Today’s Cowlitz call themselves “the forever people,” Engdahl pointed out. After a generations-long struggle to prove their cultural and historical identity to authorities that kept changing the rules, the Cowlitz finally won federal recognition in 2000. Since then, the tribe that almost disappeared has become a local economic powerhouse, bringing a growing casino-and-resort complex to 152 acres of reservation land near La Center.
The tribe named Engdahl its spiritual leader in 2013. Insurmountably humble and shy as a child, she’s now the omnipresent local face of the Cowlitz, usually beneath a traditional cone-shaped woven cedar hat. She offers blessings, stories and tribal perspectives at county meetings, public events, historical talks and classes like “Cowlitz Tribe: Then and Now” at Clark College.
“I don’t know how to do anything except put my tribe before me,” she said. “There was never a time I was unaware of being Cowlitz.”
“Cowlitz” is actually a simplistic and problematic label for a community that was diverse and dispersed, Engdahl stresses. The very word is the smoothed-down mispronunciation of a more authentic, guttural term from a language that’s one of the most complex ever studied, she said.
“It’s an explosive sound and it didn’t pass easily through the white man’s throat,” Engdahl said.
Those earliest white arrivals encountered a tight-but-scattered network of dozens of villages spanning today’s Southwest Washington, from Vancouver to Olympia and east to the Cascade Mountains. Different groups had different names, languages and lifestyles, depending on whether they were mountain, river, plains or forest dwellers. They were multilingual and semi-nomadic, following sustenance through the seasons, Engdahl said.
“We were people of seasonal rounds,” Engdahl said. “We spent three months at home, then we hit the road.”
The landscape was bountiful and life-sustaining, she said. According to legend, creatures of the land, rivers and air all agreed to sacrifice so the “two-leggeds” would thrive. The greatest symbol of nature’s generosity was the terrifically useful Western redcedar, which provided everything from clothing to housing to canoes and was revered as the “tree of life,” she said.
When settlers started spreading across the continent, “we were blissfully unaware,” Engdahl said.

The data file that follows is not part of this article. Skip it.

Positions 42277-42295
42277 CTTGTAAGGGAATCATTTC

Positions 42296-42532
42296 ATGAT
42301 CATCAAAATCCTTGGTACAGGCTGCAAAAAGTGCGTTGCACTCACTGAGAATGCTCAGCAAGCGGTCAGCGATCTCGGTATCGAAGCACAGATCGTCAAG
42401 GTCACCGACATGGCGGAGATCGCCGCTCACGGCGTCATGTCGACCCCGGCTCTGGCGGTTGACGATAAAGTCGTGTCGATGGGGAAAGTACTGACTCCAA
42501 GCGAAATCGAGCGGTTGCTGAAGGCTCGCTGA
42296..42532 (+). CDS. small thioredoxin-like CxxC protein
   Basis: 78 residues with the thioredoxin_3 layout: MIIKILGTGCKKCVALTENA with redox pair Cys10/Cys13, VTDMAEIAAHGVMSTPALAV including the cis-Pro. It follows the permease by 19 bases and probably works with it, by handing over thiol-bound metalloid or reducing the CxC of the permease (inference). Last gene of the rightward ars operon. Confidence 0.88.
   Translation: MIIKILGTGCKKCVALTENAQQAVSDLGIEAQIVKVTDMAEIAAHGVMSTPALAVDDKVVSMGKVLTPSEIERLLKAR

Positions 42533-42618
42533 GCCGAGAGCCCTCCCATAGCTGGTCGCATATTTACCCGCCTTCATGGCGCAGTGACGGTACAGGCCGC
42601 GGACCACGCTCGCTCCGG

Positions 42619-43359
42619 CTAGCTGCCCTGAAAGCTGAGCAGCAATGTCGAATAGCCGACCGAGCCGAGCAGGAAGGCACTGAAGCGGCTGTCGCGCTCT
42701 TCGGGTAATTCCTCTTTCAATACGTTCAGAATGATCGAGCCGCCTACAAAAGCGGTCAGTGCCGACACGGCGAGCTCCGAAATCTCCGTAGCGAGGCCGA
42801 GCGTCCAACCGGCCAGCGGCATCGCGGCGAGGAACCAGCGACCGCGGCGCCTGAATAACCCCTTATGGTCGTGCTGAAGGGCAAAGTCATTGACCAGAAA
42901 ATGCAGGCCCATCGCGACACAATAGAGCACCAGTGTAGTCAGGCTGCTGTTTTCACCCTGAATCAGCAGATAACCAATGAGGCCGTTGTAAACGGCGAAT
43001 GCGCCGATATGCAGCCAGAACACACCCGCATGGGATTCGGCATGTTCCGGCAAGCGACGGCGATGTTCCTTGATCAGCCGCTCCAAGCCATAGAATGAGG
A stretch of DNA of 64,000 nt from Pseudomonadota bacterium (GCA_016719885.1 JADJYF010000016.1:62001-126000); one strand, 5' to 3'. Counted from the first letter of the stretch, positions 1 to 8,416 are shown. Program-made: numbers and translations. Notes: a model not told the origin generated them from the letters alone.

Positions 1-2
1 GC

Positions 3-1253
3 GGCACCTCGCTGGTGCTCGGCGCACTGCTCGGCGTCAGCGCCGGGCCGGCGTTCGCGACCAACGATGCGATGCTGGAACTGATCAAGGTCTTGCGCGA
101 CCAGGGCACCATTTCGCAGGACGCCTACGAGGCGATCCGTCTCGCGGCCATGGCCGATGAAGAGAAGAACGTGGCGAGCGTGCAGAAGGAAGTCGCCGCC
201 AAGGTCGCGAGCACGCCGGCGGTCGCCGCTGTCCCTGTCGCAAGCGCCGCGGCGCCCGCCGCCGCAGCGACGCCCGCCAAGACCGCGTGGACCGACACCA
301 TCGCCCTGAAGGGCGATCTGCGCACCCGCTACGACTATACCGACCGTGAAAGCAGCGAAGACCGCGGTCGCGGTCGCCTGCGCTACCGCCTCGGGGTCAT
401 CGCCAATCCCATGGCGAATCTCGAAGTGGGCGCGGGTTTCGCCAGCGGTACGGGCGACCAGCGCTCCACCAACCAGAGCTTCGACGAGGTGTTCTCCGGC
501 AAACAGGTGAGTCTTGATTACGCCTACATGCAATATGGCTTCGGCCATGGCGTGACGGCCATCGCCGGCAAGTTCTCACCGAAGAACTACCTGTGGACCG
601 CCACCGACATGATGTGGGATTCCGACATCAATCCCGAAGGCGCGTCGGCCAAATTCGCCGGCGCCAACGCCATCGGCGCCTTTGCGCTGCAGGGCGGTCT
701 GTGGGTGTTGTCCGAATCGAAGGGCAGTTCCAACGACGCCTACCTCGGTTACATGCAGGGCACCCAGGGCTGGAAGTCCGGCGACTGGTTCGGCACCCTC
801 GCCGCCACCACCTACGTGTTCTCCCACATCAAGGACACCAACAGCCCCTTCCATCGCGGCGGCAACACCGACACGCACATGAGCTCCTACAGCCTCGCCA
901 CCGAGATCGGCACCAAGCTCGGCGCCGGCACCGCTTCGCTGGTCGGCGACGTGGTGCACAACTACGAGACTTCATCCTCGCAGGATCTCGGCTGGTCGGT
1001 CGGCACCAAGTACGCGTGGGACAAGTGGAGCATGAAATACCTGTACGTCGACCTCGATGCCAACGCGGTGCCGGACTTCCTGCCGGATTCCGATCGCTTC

That changed in benevolent fashion at first, as tribes befriended, traded with and married white settlers. French-Canadian fur trappers found local women irresistible, Engdahl said with a grin: “Why wouldn’t they?”
Engdahl’s own roots trace directly back to that historic moment. She is a descendant of the first white fur trapper known to meet the Cowlitz: Simon Plamondon, originally of Quebec, who journeyed in 1818 from Astoria upriver to the traditional Cowlitz Prairie area (near today’s town of Toledo) where he was captured. Plamondon was eventually embraced by the local chief and married his daughter, Thas-e-muth. They farmed and raised children at Cowlitz Prairie.
“They were my great-great-great grandparents,” Engdahl said.
Waves of arriving settlers ultimately brought waves of tragedy to local tribes.
First came a fever that arrived on an American ship, sparking what Engdahl called “the death sweep of the 1830s.” Local peoples had no natural resistance to the new European disease, which killed them quickly. Observers reported horrific scenes of scattered bodies and deserted villages, many of which were burned (destroying much historical record) to eliminate the danger, Engdahl said.
“We succumbed in numbers that were unbelievable,” she said. “We may have had 30,000 to 50,000 in … Cowlitz country and we lost about 98 percent. Every Cowlitz member alive today is alive because some ancestor survived. We’re all descendants of survivors of a pandemic.”
What also died was the interlocking village system that had provided vital connections between different Cowlitz peoples. The rare survivors of disease became isolated from one another, Engdahl said.
Next came a different challenge: manifest destiny, that early American faith that the whole continent was meant for white settlement.
“She dragged me up and down the western coastline,” Engdahl recalled in a personal column in the Lakota Times newspaper. “She was a wildcat when aroused. She was aroused when she drank. She drank all the time.”
The young Engdahl was a survivor, according to a letter her future husband, Lynn, wrote to extended family.
“She learned to sleep in hallways, under chairs, sometimes even in bathtubs,” Lynn Engdahl wrote. “While her mother was in bars, Tanna foraged for food.
“Her mother and the ‘stepfather’ of the moment took off, usually at night, to escape their rent bills, bar tabs and other debts,” he wrote. “Tanna would wake up on an entirely different couch than the one she fell asleep on. She would have to repeat the search for a school and the agony of yet another classroom full of strange faces.”
If that sounds a little disconnected and dreamy, rest assured that Endgahl stays grounded and busy.
“So sorry for the delay,” she emailed The Columbian recently. “I now have nearly 100 or more unanswered emails. I’ve been slammed working. I was plenary speaker at a major intertribal conference (about) problem gambling. I spoke for an hour and a half (about elders and gambling). Hours of research involved, plus I did my own minor research at ilani.”
“I’ll never know how my great-great grandchildren will benefit by my being on this planet,” Engdahl said. “But if I don’t live for them, I’ve lived a useless life.”